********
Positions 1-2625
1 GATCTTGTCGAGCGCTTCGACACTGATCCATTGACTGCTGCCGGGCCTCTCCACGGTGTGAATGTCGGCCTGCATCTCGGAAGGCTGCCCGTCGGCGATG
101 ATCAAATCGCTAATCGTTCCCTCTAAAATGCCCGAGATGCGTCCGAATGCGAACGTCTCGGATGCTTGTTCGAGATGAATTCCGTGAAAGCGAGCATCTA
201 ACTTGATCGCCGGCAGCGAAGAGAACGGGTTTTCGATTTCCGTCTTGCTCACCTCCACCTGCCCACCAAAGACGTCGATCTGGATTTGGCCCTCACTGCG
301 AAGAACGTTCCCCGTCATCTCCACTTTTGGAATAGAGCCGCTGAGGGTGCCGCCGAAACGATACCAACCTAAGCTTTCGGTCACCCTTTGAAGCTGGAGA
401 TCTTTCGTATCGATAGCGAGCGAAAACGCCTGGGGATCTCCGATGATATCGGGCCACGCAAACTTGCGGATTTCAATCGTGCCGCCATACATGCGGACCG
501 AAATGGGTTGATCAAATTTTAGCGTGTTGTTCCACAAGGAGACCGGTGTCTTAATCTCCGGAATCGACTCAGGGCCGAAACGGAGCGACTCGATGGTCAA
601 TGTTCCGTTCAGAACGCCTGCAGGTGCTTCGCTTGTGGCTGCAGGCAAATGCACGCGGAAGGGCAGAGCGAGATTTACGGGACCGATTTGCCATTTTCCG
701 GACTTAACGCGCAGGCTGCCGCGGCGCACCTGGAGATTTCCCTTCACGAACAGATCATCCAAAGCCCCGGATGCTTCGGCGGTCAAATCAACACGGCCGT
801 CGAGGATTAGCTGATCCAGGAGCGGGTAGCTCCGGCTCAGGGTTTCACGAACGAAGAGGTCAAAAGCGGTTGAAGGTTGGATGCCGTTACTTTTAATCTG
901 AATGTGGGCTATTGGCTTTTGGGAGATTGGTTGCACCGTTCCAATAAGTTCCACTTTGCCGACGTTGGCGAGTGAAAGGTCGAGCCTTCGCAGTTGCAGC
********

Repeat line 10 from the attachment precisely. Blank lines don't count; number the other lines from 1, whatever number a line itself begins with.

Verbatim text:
801 CGAGGATTAGCTGATCCAGGAGCGGGTAGCTCCGGCTCAGGGTTTCACGAACGAAGAGGTCAAAAGCGGTTGAAGGTTGGATGCCGTTACTTTTAATCTG